Of course I watched Happy Valley first. I’m not completely insane. But actually, the contrast was salutary. If Sally Wainwright’s drama is fiction that feels, emotionally at least, entirely truthful, Tom Bradby’s interview with Prince Harry on ITV was fact that seemed at best quixotic, and at worst fanciful to the point of preposterousness. Until now, I’ve tended to think of Harry’s word soup as a light broth: chicken noodle, perhaps. In Bradby’s hands, however, it was more of a thick minestrone. Over 90 minutes all manner of unidentifiable bits and pieces floated by, each one less appetising than the last. Bradby could – and should – have picked out the odd crouton of conspiracy before it grew too soggy. But given that his “friend” Prince William has now (I read) frozen him out, perhaps he was reluctant to lose his sole remaining royal contact. Mostly these mushy chunks bobbed up and down uncertainly throughout.
Did their conversation take place at Harry’s Montecito palace? Or had ITV booked a suite at the Beverly Hills Hotel? I wasn’t sure. A more bland spot – think sale time at Oka – it’s hard to imagine. The first section, in which Harry described the terrible hours and days after his mother’s death, was the most moving, and the most troubling not only for any journalist, but for anyone who has ever devoured a royal story (come on, I know you have). Even Harry – or, I should say, even Harry’s ghost writer – hasn’t the words for the horror of it (the interview was punctuated with readings from his much-leaked memoir, Spare). One must fall back on the poets to convey the way man hands on misery to man – Charles’s inability to hug his small son as he breaks the news of the crash seemingly a legacy of his own chilly childhood – and Harry is, we gather, not much of a one for those. After this opening, original sin gave way to the narcissism of the age: a weird combination of petulance and gruesome therapy-speak.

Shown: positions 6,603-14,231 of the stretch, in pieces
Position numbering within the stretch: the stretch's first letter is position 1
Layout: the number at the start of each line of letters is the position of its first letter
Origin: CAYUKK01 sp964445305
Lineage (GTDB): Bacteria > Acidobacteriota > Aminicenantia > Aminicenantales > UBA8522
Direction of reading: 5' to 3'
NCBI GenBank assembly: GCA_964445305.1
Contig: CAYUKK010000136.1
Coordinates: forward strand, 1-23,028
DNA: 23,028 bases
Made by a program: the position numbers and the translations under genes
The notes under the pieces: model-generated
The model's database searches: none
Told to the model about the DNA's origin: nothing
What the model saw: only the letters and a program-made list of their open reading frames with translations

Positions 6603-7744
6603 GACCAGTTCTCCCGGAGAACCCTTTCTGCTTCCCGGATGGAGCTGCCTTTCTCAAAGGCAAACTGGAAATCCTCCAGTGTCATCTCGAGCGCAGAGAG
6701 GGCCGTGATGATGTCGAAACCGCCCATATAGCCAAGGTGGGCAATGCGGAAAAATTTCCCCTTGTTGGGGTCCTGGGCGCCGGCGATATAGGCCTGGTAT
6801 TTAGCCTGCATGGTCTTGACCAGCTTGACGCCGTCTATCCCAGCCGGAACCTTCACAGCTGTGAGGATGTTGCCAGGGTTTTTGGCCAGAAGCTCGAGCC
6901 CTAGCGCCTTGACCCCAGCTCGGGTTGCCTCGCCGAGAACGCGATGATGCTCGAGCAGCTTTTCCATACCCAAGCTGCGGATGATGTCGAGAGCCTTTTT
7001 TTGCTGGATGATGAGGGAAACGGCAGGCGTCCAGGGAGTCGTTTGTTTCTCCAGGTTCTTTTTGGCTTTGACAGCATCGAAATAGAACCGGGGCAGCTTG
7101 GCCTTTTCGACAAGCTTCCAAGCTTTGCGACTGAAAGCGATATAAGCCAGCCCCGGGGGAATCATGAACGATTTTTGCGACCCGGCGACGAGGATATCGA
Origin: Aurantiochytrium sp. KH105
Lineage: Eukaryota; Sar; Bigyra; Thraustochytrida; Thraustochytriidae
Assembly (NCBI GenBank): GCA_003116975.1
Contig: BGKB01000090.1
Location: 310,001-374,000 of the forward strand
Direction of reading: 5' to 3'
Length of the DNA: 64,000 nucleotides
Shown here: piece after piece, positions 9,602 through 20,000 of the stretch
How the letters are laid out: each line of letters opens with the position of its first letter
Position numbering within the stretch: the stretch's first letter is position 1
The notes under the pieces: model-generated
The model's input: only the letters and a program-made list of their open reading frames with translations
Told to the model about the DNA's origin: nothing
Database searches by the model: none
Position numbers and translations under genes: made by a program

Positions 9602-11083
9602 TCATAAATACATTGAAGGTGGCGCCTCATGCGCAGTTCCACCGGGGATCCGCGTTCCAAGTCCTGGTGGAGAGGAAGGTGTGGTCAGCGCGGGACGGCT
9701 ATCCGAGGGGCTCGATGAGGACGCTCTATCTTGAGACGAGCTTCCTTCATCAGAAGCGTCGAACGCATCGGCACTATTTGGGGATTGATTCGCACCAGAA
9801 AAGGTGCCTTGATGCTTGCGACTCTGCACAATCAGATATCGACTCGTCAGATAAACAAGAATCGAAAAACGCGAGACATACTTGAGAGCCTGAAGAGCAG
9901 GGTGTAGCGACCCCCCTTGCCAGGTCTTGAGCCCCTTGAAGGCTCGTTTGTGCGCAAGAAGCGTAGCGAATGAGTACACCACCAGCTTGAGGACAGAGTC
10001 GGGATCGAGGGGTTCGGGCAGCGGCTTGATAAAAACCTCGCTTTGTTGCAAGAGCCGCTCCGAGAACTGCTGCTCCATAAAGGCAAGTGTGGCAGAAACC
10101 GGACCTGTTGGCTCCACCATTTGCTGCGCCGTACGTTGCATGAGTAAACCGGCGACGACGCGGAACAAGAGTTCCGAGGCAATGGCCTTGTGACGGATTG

What is it that Harry wants? I’m damned if I know. He says he’s “happy” now, but I’ve rarely seen a bloke look more dead behind the eyes. He says he and Meghan have “proved” they only want to “serve”, but what does this service actually involve? (Bradby didn’t ask.) Everything is the fault of the newspapers, except when it’s Charles’s, or Camilla’s, or William’s, or some nameless aide’s. At moments, as the royal writer Robert Hardman has already noted, Harry is not merely correcting history but rewriting it – a narrative that may easily be checked. He is forgetful and highly partial. You’re an unemployed prince, man, not a “spokesman for the world”! What kind of person talks of “reconciliation” even as they slag someone off? Why doesn’t he follow the example of his beloved Nelson Mandela, or the Obamas, and “go high”? He could be better than his betrayers.
Bradby asked Harry why he had invaded his own privacy. But as the minestrone bubbled away in response, Bradby never reached for the electric blender as an Emily Maitlis would surely have done. We had to scrutinise Bradby’s expression – never an easy task; he’s smoother than massage oil – to grasp that he was as amazed as us when Harry denied he and Meghan had ever alleged the royal family was racist. I’m afraid that this encounter revealed more about British social class, and about men, than about the tabloids, or even the royal family. Here were two ex-public school boys, one of whom suddenly has an awful lot to say about unconscious bias. The rest of us, less privileged and less certain, cannot get a word in edgeways. We can only watch as, on social media, yet more semi-famous ex-public schoolboys slap them on their respective backs. To be honest, I’m more weary of this than of anything in the tabloids: the prerogative of posh men, still going strong after all these years.
[See also: The White Lotus and the horror of the super-rich]
This article appears in the 11 Jan 2023 issue of the New Statesman, Burning down the House of Windsor